The closure of Panda Cam at the Smithsonian National Zoo may be the highest profile casualty of the government shutdown in the US, but with a third week edging ever closer, some of the emerging consequences are a cause for considerably more concern.
The nature of a shutdown means a comprehensive national picture is difficult to patch together: some workers are furloughed, others are deemed essential and continue (although often unpaid), some are deemed non-essential, but find themselves needing to work anyway, while some deemed non-essential have since been discovered to be at least rather useful and have returned to work.
Government bodies and research
The Department of Health and Human Services has furloughed roughly half of its 80,000 staff, but activities that do not rely on annual appropriations, and activities that involve the safety of human life and protection of property have continued.
At the National Institutes of Health (NIH) a message on its website confirms it will continue to care for patients currently admitted to the NIH Clinical Center, but only provide “minimal support” for ongoing protocols, and maintain “minimal staff” to safeguard NIH facilities and infrastructure.
What the NIH furlough means in practice is hazy, but some details are emerging. Many investigators running trials have been furloughed, but The New York Times reports that the agency has continued to admit critically ill patients to existing trials: “About 12 patients were enrolled between 1 October, when the government shutdown began, and 8 October Most were cancer patients, said Renate Myles, an NIH spokeswoman. That is substantially fewer than would have been enrolled had there been no shutdown. In a typical week, the agency enrolls roughly 200 new patients. About 30 of those are children, a third of whom have cancer.”
There are also significant problems emerging for researchers trying to continue their work. Databases and websites such as the National Library of Medicine are down, and some federally funded research projects can not be immediately resumed at the same point, including basic lab science where live experimental samples evolved over long periods of time may be lost and will need to be recreated.
There is also the issue that researchers can’t register their studies in clinicaltrials.gov, so they may face a situation where an RCT is ready to start enrolling patients, and may in fact start enrolling patients, yet they are unable to prospectively register the trial.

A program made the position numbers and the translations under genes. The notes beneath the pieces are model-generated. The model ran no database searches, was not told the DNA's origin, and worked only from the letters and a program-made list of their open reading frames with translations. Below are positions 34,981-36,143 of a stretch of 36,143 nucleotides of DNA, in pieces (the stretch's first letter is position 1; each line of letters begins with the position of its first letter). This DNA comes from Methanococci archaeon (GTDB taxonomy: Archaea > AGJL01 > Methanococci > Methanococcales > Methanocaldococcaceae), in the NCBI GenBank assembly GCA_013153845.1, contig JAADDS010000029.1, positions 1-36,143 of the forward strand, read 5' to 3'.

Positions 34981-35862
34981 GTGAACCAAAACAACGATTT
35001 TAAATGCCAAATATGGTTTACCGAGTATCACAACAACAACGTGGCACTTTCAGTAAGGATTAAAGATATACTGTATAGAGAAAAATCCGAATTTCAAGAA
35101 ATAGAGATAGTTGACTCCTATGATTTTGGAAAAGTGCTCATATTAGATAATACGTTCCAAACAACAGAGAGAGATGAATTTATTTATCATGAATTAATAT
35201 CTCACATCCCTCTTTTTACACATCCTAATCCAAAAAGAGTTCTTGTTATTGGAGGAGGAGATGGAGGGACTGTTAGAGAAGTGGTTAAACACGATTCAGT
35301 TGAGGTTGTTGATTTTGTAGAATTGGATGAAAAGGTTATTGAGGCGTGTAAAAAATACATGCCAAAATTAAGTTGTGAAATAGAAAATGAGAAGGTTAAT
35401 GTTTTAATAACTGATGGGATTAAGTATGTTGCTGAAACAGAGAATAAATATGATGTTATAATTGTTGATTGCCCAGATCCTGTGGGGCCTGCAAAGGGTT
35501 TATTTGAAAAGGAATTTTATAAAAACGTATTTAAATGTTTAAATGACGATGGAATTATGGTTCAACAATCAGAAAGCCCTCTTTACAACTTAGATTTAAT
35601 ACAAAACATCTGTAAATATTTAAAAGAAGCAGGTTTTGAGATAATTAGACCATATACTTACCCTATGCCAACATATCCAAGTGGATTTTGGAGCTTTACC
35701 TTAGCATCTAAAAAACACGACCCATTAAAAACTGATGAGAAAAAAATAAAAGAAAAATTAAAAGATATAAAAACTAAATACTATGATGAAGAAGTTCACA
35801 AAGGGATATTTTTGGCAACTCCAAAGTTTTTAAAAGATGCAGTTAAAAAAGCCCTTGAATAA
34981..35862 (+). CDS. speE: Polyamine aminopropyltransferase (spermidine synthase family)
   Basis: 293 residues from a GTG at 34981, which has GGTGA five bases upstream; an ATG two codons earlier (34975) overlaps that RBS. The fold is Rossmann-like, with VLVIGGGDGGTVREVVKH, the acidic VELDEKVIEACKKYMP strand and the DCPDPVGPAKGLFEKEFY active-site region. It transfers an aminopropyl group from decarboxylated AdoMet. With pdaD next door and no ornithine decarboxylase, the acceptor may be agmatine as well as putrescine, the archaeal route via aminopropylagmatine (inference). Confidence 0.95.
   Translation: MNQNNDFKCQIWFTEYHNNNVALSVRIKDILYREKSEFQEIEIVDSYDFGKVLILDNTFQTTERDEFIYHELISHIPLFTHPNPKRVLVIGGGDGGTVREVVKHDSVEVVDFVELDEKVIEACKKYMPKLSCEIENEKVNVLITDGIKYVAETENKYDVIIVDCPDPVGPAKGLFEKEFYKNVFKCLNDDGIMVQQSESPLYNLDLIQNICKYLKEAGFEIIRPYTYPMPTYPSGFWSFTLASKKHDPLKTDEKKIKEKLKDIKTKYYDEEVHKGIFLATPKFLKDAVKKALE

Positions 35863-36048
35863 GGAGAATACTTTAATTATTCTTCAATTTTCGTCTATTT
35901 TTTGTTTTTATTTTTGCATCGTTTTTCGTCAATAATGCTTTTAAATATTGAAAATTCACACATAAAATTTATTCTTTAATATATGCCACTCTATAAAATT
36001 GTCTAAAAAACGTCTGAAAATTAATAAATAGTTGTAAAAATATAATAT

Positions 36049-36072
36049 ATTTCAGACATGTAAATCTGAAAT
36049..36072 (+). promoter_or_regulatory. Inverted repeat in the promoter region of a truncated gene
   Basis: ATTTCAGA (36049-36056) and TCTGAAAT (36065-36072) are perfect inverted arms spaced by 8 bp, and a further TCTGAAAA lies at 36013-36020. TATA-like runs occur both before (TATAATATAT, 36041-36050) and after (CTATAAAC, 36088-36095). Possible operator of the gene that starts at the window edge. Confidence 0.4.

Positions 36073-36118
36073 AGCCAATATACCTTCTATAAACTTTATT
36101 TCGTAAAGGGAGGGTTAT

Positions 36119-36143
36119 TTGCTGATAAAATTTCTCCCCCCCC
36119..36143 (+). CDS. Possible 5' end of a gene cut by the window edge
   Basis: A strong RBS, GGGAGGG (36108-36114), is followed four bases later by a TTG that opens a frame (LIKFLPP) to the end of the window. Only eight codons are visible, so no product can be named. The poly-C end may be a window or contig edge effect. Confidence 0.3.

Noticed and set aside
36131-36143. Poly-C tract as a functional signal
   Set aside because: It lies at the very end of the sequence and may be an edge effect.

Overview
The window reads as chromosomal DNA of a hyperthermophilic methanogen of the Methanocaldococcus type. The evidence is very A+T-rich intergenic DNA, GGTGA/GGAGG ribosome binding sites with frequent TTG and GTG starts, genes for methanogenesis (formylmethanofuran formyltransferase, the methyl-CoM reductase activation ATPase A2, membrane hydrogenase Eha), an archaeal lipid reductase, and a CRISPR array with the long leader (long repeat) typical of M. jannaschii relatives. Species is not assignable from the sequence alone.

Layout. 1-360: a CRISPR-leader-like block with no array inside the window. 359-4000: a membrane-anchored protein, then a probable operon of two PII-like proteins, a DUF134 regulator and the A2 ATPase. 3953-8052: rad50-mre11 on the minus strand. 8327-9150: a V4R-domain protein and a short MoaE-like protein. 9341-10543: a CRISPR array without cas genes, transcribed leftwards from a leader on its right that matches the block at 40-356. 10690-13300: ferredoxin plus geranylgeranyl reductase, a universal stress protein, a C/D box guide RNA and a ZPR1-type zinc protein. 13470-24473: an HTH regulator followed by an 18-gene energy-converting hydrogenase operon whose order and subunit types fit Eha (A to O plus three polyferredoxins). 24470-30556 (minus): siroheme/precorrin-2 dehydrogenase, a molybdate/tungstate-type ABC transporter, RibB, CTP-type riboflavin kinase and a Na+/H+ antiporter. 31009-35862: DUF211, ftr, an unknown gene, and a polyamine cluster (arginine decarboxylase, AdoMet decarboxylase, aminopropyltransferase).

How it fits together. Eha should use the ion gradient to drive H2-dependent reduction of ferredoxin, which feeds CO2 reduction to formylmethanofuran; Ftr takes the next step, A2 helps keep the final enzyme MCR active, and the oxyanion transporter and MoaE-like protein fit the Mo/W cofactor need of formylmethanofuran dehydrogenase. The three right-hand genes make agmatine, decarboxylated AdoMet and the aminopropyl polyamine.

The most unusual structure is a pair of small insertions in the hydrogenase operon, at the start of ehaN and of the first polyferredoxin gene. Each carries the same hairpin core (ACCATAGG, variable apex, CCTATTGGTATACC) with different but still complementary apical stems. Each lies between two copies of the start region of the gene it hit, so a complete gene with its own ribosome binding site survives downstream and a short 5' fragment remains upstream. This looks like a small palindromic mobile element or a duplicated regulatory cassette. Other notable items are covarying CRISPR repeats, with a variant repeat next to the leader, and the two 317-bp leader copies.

At the US Centers for Disease Control and Prevention (CDC) there is “minimal support” for many of its programs and it is having a significant impact on many of its functions. Notably for the time of year it cannot sustain its annual seasonal influenza programme.
Human stories are also beginning to leak out about how individual patient treatment is suffering during the shutdown.
This week, the Washington Post published an interview with Michelle Langbehn, who was recently diagnosed with sarcoma. After nine months of chemotherapy, she and her doctor began looking into other potential treatment options, including a trial at the NIH. Langbehn began filling out the paperwork to apply last month. Things were going well until late September, when she got a call from the NIH: if the government shut down, the trial would not accept new patients. She is now one of the hundreds of patients being turned away from trials.
Many news outlets have also focussed on children not being enrolled into similar cancer treatment trials.
On a population scale there are increasing concerns that the shutdown could cause large scale problems. As well as the CDCs withdrawal from parts of its influenza programme, the FDA has also stopped some of its safety activities such as routine establishment inspections, some compliance and enforcement activities, monitoring of imports, and the majority of its laboratory research. But it is the decision to stop “the majority of its food safety, nutrition, and cosmetics activities” that is causing greatest alarm.
There are various reports (though largely assertion at present) that furloughing FDA employees will result in poorer quality food inspections, and therefore disease outbreaks, and the subject was raised in the House of Representatives earlier this week. The FDA has stressed this is not the case, and that a reduced staff of 344 FDA employees are still working to inspect food imports. But this hasn’t stopped an unusual glut of general food safety stories hitting the press such as a salmonella outbreak in Califormia and in shrimp imported from Asia.
This morning the New York Times joined the fray quoting the concerns of various politicians and food campaigners: “This is a self-inflicted wound that is putting people’s health at risk,” said Representative Rosa L. DeLauro, Democrat of Connecticut, a longtime food safety advocate. Because the shutdown comes on top of earlier budget cuts to the agencies, she said, “you’re creating the potential for a real public health crisis.”
The knock on effects
And finally, it’s easy to forget the impact of the wider job uncertainty this causes. It was estimated that around 800,000 workers were furloughed on 1 October, which is a lot of people to simultaneously worry about their next pay check. And beyond this is the service industry that supported those people.
One simple tweet from a Washington DC correspondent this week makes that wider impact clear when he wrote: “Message to Obama from my DC cab driver who had two fares all day and has only covered his gas money since shutdown began: ‘bring them back!’”
Edward Davies is US news and features editor, BMJ.